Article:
“[Davis] is special. There will never be [another] Floyd Mayweather. We built Floyd…” said Mayweather Promotions CEO Leonard Ellerbe to Barbershop Conversations.

“We wanna get [Davis] to do the right things to lay the groundwork and the foundation, and we’re going to line these guys up in no particular order, and whoever we put in front of him, we’re very confident that we’re gonna get the job done.”

A 20-year-old Mayweather’s eighth-round TKO dethroned WBC 130-pound champion Genaro Hernandez in October 1998, his 18th victory being “Chicanito’s” second loss following a sixth-round TKO against Oscar De La Hoya (September 1995) and making “Pretty Boy” the first U.S. 1996 Olympic product to win a crown.

A then-22-year-old Davis dethroned switch-hitting IBF 130-pound titleholder Jose “The Sniper” Pedraza by one-knockdown seventh-round stoppage in January 2017, becoming America’s youngest-reigning titleholder in his 17th fight, the second-youngest world champion from Baltimore and the first from his hometown since Hasim Rahman won the heavyweight championship with a stunning knockout of Lennox Lewis in April 2001.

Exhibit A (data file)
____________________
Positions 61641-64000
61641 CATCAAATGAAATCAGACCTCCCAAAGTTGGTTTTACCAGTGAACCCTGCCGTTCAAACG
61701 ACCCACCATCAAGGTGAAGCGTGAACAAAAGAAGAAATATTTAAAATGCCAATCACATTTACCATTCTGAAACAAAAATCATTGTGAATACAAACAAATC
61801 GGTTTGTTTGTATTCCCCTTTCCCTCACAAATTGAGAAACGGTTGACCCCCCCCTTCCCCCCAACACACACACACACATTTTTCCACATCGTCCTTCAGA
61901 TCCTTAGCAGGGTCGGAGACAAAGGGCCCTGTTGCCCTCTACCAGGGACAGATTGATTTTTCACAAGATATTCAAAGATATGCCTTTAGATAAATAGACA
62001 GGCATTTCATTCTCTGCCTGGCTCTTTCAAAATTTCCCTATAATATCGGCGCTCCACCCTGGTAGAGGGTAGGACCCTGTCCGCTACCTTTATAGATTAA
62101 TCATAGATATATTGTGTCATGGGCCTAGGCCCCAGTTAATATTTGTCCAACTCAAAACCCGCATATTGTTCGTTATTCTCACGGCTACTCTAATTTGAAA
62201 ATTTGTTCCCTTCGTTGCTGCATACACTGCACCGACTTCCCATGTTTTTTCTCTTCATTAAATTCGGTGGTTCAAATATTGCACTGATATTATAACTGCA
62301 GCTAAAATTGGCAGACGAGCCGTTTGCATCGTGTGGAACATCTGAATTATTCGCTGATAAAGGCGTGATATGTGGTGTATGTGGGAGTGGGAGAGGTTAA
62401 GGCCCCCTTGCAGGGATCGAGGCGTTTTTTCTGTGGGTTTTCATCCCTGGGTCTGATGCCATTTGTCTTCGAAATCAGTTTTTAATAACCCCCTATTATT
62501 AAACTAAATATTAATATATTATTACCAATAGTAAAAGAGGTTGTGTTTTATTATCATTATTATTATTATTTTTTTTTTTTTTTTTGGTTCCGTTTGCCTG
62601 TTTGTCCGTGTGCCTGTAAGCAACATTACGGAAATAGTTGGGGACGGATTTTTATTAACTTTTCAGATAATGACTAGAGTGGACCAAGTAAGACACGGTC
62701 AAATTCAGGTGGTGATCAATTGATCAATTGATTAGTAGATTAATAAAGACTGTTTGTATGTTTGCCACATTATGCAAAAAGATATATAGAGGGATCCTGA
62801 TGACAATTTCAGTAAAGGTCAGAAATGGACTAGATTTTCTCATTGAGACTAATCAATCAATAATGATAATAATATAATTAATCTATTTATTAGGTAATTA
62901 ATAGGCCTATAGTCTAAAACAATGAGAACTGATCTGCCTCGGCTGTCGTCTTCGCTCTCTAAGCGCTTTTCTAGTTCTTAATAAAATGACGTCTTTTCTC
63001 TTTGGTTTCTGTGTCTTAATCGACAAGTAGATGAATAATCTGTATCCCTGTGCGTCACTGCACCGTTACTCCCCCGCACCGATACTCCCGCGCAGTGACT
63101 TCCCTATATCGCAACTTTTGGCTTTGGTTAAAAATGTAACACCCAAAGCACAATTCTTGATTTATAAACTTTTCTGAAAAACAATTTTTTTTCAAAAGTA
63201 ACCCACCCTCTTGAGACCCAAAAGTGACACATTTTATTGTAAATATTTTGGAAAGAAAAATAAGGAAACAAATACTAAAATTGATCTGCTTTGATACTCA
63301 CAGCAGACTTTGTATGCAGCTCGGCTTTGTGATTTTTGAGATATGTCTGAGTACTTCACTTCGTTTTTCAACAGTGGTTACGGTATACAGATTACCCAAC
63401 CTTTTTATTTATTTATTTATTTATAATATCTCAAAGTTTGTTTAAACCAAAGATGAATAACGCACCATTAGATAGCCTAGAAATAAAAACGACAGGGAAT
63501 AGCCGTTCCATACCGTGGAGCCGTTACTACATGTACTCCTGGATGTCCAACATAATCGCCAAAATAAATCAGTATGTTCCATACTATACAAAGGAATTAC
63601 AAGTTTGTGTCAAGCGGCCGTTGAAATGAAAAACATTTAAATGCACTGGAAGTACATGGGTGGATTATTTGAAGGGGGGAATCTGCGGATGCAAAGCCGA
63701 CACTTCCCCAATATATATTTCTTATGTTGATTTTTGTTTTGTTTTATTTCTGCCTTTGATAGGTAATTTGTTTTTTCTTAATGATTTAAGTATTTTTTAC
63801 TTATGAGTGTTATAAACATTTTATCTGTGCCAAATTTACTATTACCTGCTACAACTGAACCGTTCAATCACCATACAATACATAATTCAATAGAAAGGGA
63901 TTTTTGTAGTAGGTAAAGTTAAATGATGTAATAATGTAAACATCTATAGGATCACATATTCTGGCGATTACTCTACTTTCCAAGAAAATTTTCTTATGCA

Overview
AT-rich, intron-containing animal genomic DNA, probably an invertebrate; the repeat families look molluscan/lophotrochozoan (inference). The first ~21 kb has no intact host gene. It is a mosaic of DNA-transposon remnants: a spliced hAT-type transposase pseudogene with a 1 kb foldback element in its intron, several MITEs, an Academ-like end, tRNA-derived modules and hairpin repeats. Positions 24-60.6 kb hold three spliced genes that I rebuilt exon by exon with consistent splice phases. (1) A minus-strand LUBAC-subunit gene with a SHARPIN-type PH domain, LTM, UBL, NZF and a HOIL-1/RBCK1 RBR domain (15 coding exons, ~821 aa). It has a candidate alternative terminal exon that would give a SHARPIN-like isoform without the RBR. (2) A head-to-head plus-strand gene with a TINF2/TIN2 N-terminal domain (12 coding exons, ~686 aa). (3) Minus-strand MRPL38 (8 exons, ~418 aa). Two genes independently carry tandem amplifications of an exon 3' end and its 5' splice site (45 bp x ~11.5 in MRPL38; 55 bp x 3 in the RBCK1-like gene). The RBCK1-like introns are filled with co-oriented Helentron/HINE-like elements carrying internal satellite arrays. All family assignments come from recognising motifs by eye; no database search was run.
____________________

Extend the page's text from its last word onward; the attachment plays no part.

Davis traveled to London in May 2017 for his initial IBF defense by dropping and stopping southpaw Liam Walsh in the third round, but Davis lost that crown at the scales in August 2017 before scoring a one knockdown eighth-round knockout of Francisco Fonseca.

Pedraza, Walsh and Fonseca were a combined 62-0-1 with 39 before falling to Davis, who ended Fonseca’s five-fight knockout streak.

Pedraza lost for the second time on December 8 at 135 pounds by unanimous decision to left-handed three-division champion Vasyl Lomachenko (12-1, 9 KOs), who twice floored “The Sniper” in the 11th round, adding Pedraza’s WBO crown to his WBA version.

Pedraza had won three straight 135-pound bouts after Davis, and withstood a 40-plus punch 11th round by Lomachenko, a 30-year-old two-time Ukrainian Olympic gold medalist.

In October 2012, Pedraza improved to 11-0 with seven knockouts following a seventh-round TKO of left-handed then-late replacement Tevin Farmer of Philadelphia.